One of the worst disasters of our lifetime happened 25 years ago this week in the pristine Prince William Sound. Under the command of Capt. Joseph Hazelwood, the oil tanker Exxon Valdez ran aground and spilled millions of gallons of crude into Alaska waters.
Hazelwood placed a call to the U.S. Coast Guard at 12:27 a.m. on March 24, 1989, to report that he had diverted course from normal shipping lanes to avoid icebergs in the Sound. At 12:04 the Exxon Valdez had bashed into Bligh Reef. The captain said several holes had been ripped in the bottom of the single-hulled tanker.
“We’ve fetched up hard aground, north of Goose Island off Bligh Reef and, evidently we’re leaking some oil,” Hazelwood said.
Leaking some oil was an understatement. It’s estimated that 11 million gallons of crude dumped into the Sound, covering birds, otters and other wildlife with its black sheen. It is considered one of the worst human-caused environmental disasters in history.
The remote location, and lack of safety plans at the time, made response efforts difficult. The seeping oil, which had flowed through the 800-mile-long Trans-Alaska Oil Pipeline from Prudhoe Bay and been loaded onto the ship at Valdez the day before, eventually covered 1,300 miles of coastline and 11,000 square miles of ocean.
Despite extensive cleanup efforts, including the use of dispersants and solvents, booms and skimmers and high-pressure hot water, less than 10 percent of the oil was recovered. A NOAA study later showed that more than 23,000 gallons of oil remained in the sandy soil along Alaska’s coastline as of 2010, breaking down at a rate less than 4 percent per year. Experts say it will take at least 30 years for the habitat to fully recover.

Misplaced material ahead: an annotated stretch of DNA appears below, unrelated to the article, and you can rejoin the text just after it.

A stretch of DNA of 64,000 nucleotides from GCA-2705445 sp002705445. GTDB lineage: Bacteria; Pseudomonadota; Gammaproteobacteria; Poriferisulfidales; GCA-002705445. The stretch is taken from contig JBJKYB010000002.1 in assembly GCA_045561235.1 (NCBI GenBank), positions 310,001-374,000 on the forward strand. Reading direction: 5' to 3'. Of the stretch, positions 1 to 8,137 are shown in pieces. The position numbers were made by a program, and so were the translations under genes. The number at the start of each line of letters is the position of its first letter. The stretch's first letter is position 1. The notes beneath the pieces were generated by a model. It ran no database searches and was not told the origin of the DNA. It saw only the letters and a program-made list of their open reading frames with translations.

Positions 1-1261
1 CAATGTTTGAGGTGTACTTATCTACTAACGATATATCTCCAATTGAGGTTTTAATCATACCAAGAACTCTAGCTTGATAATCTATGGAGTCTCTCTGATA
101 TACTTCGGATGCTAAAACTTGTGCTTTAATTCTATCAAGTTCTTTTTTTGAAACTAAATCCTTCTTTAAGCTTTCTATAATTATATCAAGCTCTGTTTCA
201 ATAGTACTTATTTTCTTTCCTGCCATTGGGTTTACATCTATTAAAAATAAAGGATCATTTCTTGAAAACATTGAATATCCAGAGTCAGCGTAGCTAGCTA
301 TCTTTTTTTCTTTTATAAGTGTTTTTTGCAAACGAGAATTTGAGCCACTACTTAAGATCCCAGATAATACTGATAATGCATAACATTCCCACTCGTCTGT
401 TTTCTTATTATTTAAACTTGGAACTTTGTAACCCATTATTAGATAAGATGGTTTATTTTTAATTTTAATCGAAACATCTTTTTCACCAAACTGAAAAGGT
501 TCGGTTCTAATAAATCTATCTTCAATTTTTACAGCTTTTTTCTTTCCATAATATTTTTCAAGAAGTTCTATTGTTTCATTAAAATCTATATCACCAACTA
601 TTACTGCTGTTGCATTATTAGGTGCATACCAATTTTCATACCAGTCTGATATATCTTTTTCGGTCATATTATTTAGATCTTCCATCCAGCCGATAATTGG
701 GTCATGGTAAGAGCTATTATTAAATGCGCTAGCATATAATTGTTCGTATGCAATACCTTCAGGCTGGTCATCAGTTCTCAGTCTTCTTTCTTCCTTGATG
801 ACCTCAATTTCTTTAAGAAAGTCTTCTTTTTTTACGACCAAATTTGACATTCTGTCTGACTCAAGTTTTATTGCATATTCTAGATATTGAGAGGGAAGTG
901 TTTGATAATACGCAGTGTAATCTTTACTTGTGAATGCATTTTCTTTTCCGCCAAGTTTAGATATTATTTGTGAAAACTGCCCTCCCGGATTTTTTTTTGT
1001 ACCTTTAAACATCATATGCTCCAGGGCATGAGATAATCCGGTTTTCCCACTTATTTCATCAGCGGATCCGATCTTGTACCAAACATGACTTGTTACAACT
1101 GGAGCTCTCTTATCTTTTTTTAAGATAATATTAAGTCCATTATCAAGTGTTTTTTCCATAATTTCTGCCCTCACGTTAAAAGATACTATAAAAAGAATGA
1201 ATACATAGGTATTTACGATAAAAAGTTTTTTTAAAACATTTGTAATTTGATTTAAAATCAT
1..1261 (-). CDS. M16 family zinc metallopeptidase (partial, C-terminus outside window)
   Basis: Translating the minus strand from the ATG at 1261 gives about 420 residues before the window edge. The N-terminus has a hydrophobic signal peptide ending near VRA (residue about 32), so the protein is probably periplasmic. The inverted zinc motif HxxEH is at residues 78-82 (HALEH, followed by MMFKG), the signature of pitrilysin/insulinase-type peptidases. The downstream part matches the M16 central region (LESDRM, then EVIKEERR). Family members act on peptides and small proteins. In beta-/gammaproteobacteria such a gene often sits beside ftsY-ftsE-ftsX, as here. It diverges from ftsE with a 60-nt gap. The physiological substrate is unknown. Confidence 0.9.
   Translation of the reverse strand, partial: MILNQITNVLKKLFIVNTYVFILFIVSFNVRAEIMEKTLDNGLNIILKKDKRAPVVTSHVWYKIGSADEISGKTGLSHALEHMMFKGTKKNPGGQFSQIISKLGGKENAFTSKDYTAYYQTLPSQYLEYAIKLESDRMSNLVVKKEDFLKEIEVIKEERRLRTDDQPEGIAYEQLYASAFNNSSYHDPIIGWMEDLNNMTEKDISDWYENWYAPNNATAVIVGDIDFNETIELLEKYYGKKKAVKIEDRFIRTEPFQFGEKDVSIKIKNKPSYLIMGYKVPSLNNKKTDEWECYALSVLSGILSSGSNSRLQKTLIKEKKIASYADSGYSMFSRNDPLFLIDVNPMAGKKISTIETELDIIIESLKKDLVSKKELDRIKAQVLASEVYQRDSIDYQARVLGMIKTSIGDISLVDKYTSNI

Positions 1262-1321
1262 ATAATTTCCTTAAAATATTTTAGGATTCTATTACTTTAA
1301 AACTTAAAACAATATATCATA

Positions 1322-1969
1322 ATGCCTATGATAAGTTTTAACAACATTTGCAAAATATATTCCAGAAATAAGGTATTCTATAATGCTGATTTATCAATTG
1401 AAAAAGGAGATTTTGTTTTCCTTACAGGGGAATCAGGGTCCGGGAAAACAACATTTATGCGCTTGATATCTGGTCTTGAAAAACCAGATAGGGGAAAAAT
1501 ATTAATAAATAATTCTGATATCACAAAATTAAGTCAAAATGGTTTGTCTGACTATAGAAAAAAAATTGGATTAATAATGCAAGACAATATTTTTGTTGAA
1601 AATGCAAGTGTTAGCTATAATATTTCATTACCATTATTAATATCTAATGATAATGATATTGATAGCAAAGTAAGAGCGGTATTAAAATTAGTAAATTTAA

Estimates show between 100,000 and 250,000 seabirds died as a result of the spill, and about 2,800 sea otters, 12 river otters, 300 harbor seals, 247 bald eagles, 22 orcas and countless salmon and herring perished, as well.
For weeks and months thereafter, the disaster made news across the world. Hazelwood was later found to have been drinking that evening, which made him an easy target for those looking for someone to blame. Although he was asleep in his bunk at the time of the accident, he was in command of the ship so was ultimately responsible for the ship’s third mate, who actually was at the helm at the time.
But other factors played a part in the environmental catastrophe, including an industry-wide lack of giving adequate rest to tanker crews, a third mate who failed to properly maneuver the vessel and malfunctioning radar equipment that had not been operational for more than a year leading up to the accident. If working, the ship’s radar would have indicated to the third mate an impending collision with Bligh Reef. It would have detected the “radar reflector” placed on the next rock inland from Bligh Reef to keep boats on course.
Although Alaska communities still have not fully recovered from this disaster, and plaintiffs against Exxon are still waiting for settlements, the accident did result in new marine pollution prevention rules. In the aftermath, Alaska Gov. Steve Cowper issued an executive order requiring two tugboats escort each loaded tanker from Valdez out through Prince William Sound. And Congress passed legislation that requires all tankers to be double hulled by 2015.